A South Pasadena Irish pub opened up on St. Patrick’s Day in defiance of coronavirus shutdown orders. Now its owner could face up to 90 days in jail or a $1,000 fine.
Griffin’s of Kinsale in South Pasadena welcomed patrons in green inside on March 17, just two days after Los Angeles Mayor Eric Garcetti issued an order prohibiting restaurants from serving dine-in food.
Angry residents outside the restaurant and on Facebook immediately criticized the festivities apparently going on inside. On Wednesday, the L.A. County district attorney’s office announced that the pub’s owner, Joseph Patrick Griffin of Lake View Terrace, has been charged with a misdemeanor for allegedly violating the countywide coronavirus order.
If there was a party at the pub that day, it didn’t go smoothly.
South Pasadena police first visited the pub at 12:48 p.m. to tell Griffin, 57, that his business could serve only takeout and delivery. At 3:08 p.m., they returned and issued a health and safety code citation. About 7 p.m., officers — this time joined by a representative from the L.A. County Department of Public Safety — made their third and final visit, issuing yet another citation before Griffin shut things down.
In a video posted to Twitter by Josh Albrekston at 6:45 p.m. that day, police were shown standing outside as customers ate and Irish rock music blasted within.
A news release from the district attorney’s office laid out the charge.
“During the order mandating the closing of bars that did not serve food and other nonessential businesses, the bar allegedly opened its doors, served customers and offered live entertainment,” Public Information Officer Ricardo Santiago said in the release.
Griffin did not respond to requests for comment Wednesday. He previously told The Times he did not know the pub was supposed to be closed because of the rapid influx of coronavirus health orders. On March 16, the city of South Pasadena followed the county’s lead and issued its own order halting dine-in restaurant service.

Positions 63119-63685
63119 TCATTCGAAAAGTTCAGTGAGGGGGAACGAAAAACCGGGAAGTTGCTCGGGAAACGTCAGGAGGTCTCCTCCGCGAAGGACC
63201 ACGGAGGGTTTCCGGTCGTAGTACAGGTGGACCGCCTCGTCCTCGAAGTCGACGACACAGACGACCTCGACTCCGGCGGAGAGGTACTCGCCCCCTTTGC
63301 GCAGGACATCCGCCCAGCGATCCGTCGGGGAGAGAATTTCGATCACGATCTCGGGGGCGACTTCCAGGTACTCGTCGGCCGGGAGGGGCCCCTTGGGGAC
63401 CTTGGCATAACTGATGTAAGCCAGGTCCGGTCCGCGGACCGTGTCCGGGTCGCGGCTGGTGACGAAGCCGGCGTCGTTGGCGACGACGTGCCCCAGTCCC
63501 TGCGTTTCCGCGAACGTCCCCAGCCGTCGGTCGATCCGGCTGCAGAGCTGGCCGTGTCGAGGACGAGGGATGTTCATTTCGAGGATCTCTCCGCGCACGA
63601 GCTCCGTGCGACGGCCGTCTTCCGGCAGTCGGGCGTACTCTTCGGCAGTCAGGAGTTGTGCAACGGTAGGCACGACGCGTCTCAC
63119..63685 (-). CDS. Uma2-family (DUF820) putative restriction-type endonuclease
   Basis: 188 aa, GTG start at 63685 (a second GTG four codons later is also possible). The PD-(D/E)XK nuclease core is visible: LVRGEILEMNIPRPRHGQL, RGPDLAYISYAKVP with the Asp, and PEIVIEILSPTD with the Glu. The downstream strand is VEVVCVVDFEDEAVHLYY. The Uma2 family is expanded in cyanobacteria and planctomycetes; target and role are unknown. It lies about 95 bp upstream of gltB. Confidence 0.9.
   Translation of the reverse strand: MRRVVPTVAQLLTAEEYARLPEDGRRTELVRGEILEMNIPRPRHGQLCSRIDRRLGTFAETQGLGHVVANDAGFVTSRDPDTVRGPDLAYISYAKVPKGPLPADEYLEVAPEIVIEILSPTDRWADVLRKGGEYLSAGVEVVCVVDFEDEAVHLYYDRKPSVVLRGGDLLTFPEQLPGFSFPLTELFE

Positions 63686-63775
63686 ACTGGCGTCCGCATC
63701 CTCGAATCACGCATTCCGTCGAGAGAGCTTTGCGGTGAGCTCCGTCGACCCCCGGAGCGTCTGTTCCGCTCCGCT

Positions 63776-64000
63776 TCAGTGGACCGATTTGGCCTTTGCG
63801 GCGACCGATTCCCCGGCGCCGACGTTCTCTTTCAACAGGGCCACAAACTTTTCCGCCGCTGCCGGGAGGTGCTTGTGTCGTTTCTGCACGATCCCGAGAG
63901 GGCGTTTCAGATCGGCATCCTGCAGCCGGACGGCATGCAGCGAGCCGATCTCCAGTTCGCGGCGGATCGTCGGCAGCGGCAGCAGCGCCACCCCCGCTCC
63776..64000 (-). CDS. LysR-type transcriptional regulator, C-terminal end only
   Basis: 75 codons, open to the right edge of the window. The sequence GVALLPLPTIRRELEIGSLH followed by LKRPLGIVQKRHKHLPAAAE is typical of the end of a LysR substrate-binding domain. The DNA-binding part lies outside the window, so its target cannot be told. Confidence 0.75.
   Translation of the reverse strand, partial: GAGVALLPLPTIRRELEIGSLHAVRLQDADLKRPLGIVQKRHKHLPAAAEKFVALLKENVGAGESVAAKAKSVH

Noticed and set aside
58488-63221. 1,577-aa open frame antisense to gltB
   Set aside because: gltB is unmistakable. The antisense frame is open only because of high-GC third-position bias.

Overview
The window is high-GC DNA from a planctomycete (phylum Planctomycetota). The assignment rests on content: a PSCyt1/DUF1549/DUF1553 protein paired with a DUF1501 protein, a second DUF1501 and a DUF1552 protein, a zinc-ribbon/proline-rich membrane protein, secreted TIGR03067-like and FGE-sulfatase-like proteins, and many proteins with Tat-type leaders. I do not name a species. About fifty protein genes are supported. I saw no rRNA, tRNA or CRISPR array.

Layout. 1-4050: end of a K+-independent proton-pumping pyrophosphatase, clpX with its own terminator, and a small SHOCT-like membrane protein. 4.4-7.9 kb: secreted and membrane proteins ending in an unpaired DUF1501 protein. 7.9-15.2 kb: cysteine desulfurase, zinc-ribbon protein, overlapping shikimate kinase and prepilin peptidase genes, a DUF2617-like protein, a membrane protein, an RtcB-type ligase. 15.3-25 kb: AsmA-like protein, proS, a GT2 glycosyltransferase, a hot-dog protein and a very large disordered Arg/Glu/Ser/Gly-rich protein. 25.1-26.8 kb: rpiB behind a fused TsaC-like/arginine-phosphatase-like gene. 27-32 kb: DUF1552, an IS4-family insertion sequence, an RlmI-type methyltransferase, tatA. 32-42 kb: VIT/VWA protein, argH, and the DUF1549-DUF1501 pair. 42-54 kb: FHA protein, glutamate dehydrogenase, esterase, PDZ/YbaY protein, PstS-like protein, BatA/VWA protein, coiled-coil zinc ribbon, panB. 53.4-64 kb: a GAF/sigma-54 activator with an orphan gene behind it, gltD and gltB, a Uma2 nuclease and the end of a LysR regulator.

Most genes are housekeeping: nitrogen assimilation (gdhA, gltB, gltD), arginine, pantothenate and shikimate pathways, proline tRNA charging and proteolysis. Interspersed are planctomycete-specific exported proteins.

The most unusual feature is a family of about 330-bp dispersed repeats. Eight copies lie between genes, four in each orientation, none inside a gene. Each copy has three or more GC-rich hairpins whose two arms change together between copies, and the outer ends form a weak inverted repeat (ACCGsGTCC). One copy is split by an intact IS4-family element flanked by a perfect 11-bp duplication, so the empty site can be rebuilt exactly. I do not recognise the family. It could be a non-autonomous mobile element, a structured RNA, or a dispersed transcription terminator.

South Pasadena City Manager Stephanie DeWolfe said at the time that the “health and safety of our community comes first. Los Angeles County is the most populated county in the nation, and the more we can do to limit our interactions will help to curb the spread of coronavirus.”
Griffin told The Times then that he had advised customers to make only takeout and delivery orders and to not eat on the premises. The pub’s day was set to start with a 7:30 a.m. all-you-can-eat Irish breakfast and roll on with two bands, its event calendar shows.
“I didn’t hear any complaints until the day of, and I firmly believe those came from other area businesses and from a few people determined to shut us down,” Griffin said.
Comments made on a “Happy St. Patrick’s Day” post on the restaurant’s Facebook page chastising the owner for opening paint a different picture of a vexed community.
“You put the community at risk for money,” read a post from Mitzye Ribas.
“This is exactly why all of these hard decisions were made … to prevent people from potentially spreading Covid-19,” said another, from Malinda Fong Vargas.
On March 17, L.A. County reported 144 cases of coronavirus. Three months later, the county has reported 77,260 confirmed cases, including 2,088 new cases on Wednesday.